This perception can cause stress, which can activate an injured employee’s autonomic nervous system (i.e., the neural pathways that regulate involuntary physiologic processes).

A primary biological imperative for humans is to stay safe and survive. Our autonomic nervous system is designed to regulate three fundamental physiological states to help us do just that. Which one is activated at any particular time is determined by the level of safety our nervous system detects.

1) Rest and Digest 

When our autonomic nervous system finds cues of safety, the parasympathetic ventral vagal system comes online.

In this state, people are engaged and organized. They take care of themselves and feel productive. Health benefits include regulated blood pressure, a healthy immune system, good digestion, quality sleep and an overall sense of wellbeing.

Our bodies release growth hormones, dopamine, serotonin and other hormones that create an internal environment that’s favorable for healing.

2) Fight or Flight

If our autonomic nervous system detects a threat or danger and decides that fight or flight is necessary to keep us alive, a very different physiology ensues.

Hormones like adrenaline, cortisol, histamines and inflammatory cytokines are released.

In this state, daily experience might include a sense of unease, an inability to focus, distress in relationships, anger or a feeling of being overwhelmed.

Health consequences can include high blood pressure, sleep problems, weight gain, memory impairment, headaches, chronic muscle tension and decreased function of the immune system.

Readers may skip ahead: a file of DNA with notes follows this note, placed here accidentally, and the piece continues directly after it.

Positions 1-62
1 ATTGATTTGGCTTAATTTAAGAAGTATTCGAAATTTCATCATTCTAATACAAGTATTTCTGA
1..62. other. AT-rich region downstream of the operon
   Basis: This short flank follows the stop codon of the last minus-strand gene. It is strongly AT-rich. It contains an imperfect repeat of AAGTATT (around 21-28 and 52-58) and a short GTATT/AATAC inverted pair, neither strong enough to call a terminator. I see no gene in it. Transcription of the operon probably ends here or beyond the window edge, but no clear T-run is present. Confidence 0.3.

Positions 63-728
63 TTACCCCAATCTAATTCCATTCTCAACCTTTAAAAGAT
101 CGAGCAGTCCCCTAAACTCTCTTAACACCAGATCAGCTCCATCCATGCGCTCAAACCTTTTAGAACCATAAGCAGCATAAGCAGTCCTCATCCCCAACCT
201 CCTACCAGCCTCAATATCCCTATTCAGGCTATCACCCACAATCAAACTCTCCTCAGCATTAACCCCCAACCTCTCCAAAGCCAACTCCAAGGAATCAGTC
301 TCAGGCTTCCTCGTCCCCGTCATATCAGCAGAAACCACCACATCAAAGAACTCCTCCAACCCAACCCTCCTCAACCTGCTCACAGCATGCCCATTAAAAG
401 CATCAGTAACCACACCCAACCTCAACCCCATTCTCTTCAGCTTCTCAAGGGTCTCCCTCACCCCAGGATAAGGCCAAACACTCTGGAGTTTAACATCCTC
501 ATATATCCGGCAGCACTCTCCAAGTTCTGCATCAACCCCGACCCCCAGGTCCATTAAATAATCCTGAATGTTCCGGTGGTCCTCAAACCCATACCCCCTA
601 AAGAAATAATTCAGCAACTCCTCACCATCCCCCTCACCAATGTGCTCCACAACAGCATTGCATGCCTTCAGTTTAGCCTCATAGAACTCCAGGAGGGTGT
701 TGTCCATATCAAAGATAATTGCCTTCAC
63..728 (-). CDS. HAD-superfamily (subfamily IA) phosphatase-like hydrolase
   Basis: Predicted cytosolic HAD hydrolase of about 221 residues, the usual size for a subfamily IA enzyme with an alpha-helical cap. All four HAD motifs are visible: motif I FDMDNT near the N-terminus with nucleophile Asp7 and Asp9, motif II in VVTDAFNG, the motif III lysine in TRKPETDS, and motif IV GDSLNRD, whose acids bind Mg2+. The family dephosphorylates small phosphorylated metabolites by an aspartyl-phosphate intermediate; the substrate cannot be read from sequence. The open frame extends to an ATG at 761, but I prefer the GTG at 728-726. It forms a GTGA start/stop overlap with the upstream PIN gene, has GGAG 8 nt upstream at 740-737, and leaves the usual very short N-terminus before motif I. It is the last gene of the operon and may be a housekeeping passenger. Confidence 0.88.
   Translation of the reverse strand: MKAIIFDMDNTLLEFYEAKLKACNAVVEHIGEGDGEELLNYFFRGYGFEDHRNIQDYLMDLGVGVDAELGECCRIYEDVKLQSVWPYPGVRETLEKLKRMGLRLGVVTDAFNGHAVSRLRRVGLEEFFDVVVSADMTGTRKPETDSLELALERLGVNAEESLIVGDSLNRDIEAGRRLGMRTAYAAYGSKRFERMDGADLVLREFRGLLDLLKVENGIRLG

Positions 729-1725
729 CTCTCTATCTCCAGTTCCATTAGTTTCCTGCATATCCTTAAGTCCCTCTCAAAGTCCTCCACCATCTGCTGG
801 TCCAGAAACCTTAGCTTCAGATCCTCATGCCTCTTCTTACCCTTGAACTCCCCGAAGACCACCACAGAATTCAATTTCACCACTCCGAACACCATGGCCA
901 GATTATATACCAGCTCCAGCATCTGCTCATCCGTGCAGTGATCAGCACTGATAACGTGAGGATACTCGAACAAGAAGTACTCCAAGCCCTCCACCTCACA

3) Shutdown

The third and most dire state is when our nervous system concludes that we can’t escape the danger — there is no way out. The physiological response is mediated by the dorsal vagal complex. Metabolism throughout our body is drastically reduced, our heart rate plunges, we can’t breathe and our gut stops working or empties.

In this state, people disengage, collapse and freeze. Awareness is shut down, and physical pain may no longer even register.

Immediately after a work injury — as they deal with the stresses of reporting the injury, waiting for their claim to be accepted as compensable and embarking on medical treatment — injured employees most often move down the autonomic ladder into the sympathetic state of fight or flight.

That is a normal human reaction and is to be expected.

Problems start if the injured employee does not move back up the autonomic ladder to the parasympathetic state in fairly short order. When patients get stuck in the sympathetic state, this keeps their physiology in a condition that does not promote healing.

I often tell my colleagues that one of the most crucial things we can do for our patients is form a therapeutic connection as soon as possible — make them feel seen, heard, understood and safe.

Unless and until we do that, our patients will not be in a state conducive to optimal healing. The same holds true for all the other stakeholders interacting with injured employees. Whether we are a supervisor, WC risk manager, adjuster or physician, if we all provide cues of safety, we might start to see those differences in WC and non-comp recovery from injury shrink.

In my next post, I’ll provide some simple, specific ways WC stakeholders can help injured employees move back up the autonomic ladder into the parasympathetic state, the physiological environment that creates conditions for optimal healing. &